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The Cost Of Owning 150,000 Foreclosed Homes

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The Cost Of Owning 150,000 Foreclosed Homes

The Cost Of Owning 150,000 Foreclosed Homes

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RENEE MONTAGNE, host:

Now we're going to hear about some huge costs associated with an even longer running crisis: home foreclosures. In May alone, nearly 7,000 homes were repossessed around the country, according to the firm RealtyTrac. Fannie Mae, the government-sponsored mortgage lender, has been left holding a lot of those repossessed homes.

NPR's Tamara Keith tells us how Fannie Mae is trying to keep all of the homes it now owns looking presentable.

TAMARA KEITH: When you own 153,000 homes, even little things get expensive fast.

(Soundbite of lawn mower)

KEITH: Like mowing the lawn. At this foreclosed townhouse in Lanham, Maryland, two men swoop in, quickly mowing and edging the small front yard. Fannie Mae owns this home. And it's paying for the lawn crew to come every two weeks or so to keep up the curb appeal. But it's not just this lawn.

(Soundbite of lawn mower)

KEITH: Fannie Mae officials won't say how many lawns it's paying to maintain, but it's a lot. Say only half of the homes have lawns - a conservative estimate. That's still more than 75,000 lawns.

(Soundbite of lawn mower)

KEITH: Multiply that by a six-month grass-clipping season, mowing twice a month at, say, 40 bucks a mow. And, rough estimate, here, Fannie Mae is spending something like $36 million a year just to mow the lawns of the homes it now owns.

(Soundbite of lawn mower)

Ms. KAREN PETROU (Federal Financial Analytics): Mow, water, prune, clean the gutters, you know, sweep the walk, and on and on and on.

KEITH: Karen Petrou watches Fannie Mae's books closely at her firm Federal Financial Analytics.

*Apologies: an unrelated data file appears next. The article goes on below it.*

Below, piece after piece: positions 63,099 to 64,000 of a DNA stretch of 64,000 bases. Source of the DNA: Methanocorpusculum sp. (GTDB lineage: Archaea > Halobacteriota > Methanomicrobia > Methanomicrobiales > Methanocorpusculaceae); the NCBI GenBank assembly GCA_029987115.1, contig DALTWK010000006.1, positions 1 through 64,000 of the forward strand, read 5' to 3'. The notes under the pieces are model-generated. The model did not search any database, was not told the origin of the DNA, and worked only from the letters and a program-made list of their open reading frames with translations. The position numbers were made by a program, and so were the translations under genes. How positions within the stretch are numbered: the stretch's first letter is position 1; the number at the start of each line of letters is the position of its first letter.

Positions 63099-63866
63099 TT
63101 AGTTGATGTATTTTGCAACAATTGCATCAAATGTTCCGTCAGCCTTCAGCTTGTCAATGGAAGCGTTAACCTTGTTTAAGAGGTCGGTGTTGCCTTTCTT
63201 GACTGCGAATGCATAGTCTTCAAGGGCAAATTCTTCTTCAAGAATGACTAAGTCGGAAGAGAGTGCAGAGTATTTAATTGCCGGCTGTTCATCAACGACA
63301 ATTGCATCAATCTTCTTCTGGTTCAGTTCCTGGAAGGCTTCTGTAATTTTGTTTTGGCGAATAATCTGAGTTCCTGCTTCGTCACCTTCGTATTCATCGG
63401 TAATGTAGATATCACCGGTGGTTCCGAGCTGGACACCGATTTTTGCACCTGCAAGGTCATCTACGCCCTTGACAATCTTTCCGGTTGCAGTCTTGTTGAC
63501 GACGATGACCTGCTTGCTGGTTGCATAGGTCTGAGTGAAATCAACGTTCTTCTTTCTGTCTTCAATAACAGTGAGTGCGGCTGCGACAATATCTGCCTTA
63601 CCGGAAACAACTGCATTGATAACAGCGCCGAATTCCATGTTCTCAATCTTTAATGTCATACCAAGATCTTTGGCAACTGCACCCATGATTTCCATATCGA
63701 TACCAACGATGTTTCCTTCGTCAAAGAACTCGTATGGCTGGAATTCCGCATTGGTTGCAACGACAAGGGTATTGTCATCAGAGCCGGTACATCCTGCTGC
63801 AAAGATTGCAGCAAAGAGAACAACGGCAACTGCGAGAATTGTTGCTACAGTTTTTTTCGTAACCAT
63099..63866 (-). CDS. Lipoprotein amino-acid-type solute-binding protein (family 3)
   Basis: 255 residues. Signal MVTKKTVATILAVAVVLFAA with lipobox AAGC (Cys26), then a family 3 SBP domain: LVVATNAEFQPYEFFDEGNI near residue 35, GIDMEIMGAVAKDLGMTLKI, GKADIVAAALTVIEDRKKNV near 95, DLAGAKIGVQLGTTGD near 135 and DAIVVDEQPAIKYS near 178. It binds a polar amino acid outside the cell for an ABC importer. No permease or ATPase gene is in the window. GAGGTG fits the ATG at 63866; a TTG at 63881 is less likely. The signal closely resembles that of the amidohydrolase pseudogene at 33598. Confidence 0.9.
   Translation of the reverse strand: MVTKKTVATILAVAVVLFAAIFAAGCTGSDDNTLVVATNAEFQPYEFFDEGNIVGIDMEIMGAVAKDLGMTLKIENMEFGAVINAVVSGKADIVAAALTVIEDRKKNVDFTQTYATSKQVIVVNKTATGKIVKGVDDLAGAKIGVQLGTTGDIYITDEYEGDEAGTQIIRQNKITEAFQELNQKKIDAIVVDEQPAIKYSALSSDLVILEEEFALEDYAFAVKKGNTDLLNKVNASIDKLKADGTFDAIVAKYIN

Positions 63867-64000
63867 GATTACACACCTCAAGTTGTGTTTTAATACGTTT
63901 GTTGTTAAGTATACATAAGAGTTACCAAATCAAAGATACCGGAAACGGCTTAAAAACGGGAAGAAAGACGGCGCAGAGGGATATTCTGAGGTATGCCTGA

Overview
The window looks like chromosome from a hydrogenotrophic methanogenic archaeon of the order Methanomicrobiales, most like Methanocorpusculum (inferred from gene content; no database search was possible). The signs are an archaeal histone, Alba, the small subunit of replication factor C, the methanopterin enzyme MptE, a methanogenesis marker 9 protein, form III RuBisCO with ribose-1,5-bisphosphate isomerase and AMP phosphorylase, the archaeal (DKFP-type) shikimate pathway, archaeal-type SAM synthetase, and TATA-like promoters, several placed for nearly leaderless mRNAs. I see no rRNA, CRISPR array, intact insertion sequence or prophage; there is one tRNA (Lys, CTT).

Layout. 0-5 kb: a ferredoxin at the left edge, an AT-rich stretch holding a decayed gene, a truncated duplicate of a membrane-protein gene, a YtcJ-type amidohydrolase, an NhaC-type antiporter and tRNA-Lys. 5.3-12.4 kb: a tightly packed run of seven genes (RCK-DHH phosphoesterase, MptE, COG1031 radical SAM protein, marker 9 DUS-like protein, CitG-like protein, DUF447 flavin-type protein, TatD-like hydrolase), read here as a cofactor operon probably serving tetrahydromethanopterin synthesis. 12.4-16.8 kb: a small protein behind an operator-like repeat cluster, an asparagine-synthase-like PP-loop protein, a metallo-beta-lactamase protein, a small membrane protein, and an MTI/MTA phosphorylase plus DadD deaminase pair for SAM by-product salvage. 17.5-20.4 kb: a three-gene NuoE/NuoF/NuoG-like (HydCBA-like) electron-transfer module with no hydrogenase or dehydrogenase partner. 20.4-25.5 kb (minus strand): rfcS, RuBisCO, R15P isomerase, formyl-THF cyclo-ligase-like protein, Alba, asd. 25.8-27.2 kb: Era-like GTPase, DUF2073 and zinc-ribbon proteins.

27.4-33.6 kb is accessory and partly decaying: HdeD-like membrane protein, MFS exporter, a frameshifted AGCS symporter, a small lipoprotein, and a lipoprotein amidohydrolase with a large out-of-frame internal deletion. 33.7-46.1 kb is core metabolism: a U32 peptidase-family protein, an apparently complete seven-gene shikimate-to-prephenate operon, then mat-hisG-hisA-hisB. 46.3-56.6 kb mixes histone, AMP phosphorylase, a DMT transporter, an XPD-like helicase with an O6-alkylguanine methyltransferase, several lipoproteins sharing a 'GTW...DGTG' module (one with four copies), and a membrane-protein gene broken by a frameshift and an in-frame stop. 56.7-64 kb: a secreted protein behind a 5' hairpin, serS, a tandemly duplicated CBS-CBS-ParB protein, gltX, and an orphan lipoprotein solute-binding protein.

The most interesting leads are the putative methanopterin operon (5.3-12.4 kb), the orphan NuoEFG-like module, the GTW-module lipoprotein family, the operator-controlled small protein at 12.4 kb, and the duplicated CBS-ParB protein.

Ms. PETROU: This is just one of the costs that Fannie and the rest of us will pay to dig out of a very big hole.

KEITH: When she says the rest of us, she means it. Fannie Mae's tab from U.S. taxpayers is up to $86 billion since September of 2008, when the mortgage giant was taken into government conservatorship.

In just the first quarter of this year, Fannie racked up $488 million in foreclosure-related expenses. To get a sense of how that adds up, let's go back to that townhouse back in Lanham, Maryland.

Ms. ELONDA CROCKET (Executive, Fannie Mae): We will be investing approximately $15,000 in this asset in order to repair it.

KEITH: Elonda Crocket is an executive at Fannie Mae who deals with managing its massive portfolio of foreclosed properties. She shows me around the house. It's in full-blown repair mode.

Ms. CROCKET: And you can see we're replacing the shower surround and the doors. We'll also paint in here and replace the vinyl.

KEITH: Using a subcontractor, Fannie will get this house ready to sell. Chipped, bold paint colors are covered with a neutral tone. A stolen air conditioning unit and missing copper pipes are replaced. New light fixtures and wall-to-wall carpeting are installed. Crocket says the idea here is to stabilize neighborhoods and to get properties to a place where first-time homebuyers can imagine themselves moving in.

Ms. CROCKET: We want to make sure that we're comparable with the market or with the neighborhood. And we want to make sure that we can maximize our return on the investment.

KEITH: In 2010, Fannie Mae did similar repairs on 87,000 foreclosed homes. Guy Cecala, publisher of Inside Mortgage Finance, says these days, Fannie is the nation's largest owner of homes. And as a result, it's...

Mr. GUY CECALA (Publisher, Inside Mortgage Finance): I think undisputedly, the largest purchaser of paint and general appliances for these homes they're fixing up.

KEITH: Cecala says Fannie Mae has long set the gold standard for dealing with foreclosed homes.

Mr. CECALA: Real estate agents list properties, and they brag about them being Fannie Mae foreclosures or repairs.

KEITH: Paid for with taxpayer dollars. But if you think mowing tens of thousands of lawns and buying hundreds of acres of new carpet is expensive, Karen Petrou of Federal Financial Analytics says just imagine the alternative.

Ms. PETROU: If they don't maintain the houses, then the neighborhoods go downhill. Other people are put at risk, and the housing crisis gets worse because you have still more downward pressure on overall house prices.

KEITH: Fannie Mae expects to be in the home-owning, lawn-mowing, house-repairing business for some time to come. It says it will take years to get the number of foreclosed homes on its books back to pre-crisis levels.

Tamara Keith, NPR News, Washington.

(Soundbite of music)

MONTAGNE: You're listening to MORNING EDITION, from NPR News.

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